Nuclear techniques nowadays are playing an increasingly important role in preserving the world’s cultural and natural heritage.
Demonstrating the use of nuclear technology for wildlife conservation, an international project was launched recently in South Africa that aims to drastically reduce the scourge of rhinoceros poaching by introducing radioisotopes into the horn of rhinos.
India is taking various initiatives towards greater use of hydrogen in its energy mix and for the development of the country’s green hydrogen ecosystem.
India’s premier nuclear research institution, the state-run Bhabha Atomic Research Centre (BARC) in Mumbai, has developed various technologies for recycling of electronic waste (e-waste) and is currently making efforts to transfer this technology to the Indian e-waste processsing industry that for the major part continues to be in the hands of unorganised sector players.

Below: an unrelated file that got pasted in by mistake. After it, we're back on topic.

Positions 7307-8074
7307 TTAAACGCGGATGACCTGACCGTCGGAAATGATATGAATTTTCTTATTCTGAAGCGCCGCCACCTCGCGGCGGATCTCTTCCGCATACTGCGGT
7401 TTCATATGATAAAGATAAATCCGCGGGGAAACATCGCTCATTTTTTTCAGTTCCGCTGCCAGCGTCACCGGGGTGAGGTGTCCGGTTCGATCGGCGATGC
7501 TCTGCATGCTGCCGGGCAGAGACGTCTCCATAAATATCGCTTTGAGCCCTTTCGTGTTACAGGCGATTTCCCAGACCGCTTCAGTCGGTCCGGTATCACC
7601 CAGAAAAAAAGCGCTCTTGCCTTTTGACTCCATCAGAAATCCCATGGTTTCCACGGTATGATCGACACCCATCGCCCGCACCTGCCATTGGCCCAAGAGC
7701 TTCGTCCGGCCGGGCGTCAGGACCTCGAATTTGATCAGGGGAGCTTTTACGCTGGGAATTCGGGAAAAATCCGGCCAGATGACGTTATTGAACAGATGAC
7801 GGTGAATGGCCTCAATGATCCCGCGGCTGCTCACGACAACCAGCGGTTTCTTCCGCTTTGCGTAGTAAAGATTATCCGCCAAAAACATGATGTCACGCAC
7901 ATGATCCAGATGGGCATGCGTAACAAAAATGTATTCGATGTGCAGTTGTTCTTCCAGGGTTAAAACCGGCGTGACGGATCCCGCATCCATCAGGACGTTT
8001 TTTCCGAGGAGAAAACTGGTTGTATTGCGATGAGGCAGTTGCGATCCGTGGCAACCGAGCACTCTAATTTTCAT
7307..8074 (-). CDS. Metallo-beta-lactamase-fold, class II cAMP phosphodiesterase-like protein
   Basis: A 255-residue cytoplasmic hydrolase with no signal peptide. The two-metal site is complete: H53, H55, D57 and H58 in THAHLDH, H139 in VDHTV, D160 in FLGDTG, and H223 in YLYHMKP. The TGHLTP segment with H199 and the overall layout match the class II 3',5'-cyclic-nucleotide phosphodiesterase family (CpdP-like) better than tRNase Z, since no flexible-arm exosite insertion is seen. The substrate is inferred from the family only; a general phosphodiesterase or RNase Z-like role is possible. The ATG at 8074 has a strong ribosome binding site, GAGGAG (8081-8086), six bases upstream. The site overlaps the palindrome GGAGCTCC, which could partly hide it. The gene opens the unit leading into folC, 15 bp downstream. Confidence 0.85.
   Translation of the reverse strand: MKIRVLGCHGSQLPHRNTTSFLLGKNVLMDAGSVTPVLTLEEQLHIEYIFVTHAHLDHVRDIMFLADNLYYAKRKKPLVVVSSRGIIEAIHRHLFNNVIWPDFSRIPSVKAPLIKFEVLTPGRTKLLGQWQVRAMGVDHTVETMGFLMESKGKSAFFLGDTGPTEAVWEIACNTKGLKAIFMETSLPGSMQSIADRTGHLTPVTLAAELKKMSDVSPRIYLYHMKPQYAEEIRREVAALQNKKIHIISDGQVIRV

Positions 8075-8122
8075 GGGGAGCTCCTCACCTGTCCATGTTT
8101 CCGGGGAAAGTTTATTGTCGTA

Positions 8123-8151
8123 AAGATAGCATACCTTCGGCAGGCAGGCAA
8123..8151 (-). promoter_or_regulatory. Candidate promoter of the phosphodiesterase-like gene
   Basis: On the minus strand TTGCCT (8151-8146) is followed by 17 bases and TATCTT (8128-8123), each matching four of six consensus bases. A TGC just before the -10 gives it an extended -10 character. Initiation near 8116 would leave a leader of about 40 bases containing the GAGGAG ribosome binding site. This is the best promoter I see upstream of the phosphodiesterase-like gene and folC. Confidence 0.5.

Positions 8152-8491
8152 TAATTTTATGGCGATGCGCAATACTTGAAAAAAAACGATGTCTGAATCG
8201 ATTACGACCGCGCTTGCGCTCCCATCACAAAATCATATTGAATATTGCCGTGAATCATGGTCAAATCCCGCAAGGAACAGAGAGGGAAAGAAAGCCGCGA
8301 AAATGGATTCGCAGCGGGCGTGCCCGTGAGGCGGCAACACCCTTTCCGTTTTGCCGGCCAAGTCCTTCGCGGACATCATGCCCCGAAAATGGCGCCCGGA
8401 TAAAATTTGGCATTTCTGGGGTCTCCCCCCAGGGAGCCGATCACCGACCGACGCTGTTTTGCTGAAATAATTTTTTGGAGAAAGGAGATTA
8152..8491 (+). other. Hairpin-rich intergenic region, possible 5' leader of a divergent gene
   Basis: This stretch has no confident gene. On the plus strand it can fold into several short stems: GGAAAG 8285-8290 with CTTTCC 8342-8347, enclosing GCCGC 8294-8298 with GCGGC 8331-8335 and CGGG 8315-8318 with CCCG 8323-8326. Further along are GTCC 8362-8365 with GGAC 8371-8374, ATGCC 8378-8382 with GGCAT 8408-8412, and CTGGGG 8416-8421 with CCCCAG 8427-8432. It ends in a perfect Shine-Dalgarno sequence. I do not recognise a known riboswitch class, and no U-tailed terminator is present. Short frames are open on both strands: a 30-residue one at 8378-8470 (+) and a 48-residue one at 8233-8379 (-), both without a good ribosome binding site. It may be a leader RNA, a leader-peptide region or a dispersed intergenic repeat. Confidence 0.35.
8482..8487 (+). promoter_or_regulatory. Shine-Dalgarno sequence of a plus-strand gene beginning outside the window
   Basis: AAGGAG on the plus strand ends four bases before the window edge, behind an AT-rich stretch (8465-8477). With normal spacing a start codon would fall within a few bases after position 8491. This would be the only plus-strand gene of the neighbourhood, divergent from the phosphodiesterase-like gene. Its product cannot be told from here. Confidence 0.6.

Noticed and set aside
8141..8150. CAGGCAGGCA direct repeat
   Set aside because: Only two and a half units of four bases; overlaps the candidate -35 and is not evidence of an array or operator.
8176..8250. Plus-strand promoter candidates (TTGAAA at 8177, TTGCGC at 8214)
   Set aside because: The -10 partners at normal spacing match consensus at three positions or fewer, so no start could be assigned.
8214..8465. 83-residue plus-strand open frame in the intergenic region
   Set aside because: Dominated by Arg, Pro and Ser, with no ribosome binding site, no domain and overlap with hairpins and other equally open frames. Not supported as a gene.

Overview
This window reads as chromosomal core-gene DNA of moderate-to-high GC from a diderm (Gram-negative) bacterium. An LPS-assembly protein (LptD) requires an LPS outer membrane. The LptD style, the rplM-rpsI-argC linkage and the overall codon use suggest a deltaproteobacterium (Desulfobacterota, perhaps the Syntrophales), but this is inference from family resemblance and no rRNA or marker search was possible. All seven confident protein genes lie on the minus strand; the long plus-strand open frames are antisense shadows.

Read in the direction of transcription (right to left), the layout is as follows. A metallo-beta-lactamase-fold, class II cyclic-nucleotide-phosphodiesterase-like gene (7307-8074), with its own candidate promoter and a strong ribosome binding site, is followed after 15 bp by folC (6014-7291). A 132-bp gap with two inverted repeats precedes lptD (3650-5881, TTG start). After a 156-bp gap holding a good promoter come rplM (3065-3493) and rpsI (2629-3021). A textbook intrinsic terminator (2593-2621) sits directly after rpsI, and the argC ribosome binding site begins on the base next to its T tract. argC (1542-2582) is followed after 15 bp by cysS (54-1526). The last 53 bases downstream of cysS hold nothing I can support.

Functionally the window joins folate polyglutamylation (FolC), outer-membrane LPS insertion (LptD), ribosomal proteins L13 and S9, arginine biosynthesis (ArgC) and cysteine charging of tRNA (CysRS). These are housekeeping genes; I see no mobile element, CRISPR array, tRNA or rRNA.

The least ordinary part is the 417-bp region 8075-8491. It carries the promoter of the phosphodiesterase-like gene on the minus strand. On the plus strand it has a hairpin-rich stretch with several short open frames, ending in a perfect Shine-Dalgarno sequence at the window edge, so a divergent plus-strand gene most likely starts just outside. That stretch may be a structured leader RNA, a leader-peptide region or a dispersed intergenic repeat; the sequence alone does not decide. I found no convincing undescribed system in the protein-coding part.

As the Covid-hit world steps into 2021, while the pandemic has been raging for nine previous months, the nuclear industry is displaying a change in mindset in favour of small modular reactors (SMRs) for the production of clean and reliable energy to help combat the urgent threat climate change.
he year 2020 was a challenging year for the Indian atomic sector due to the Covid-19 pandemic.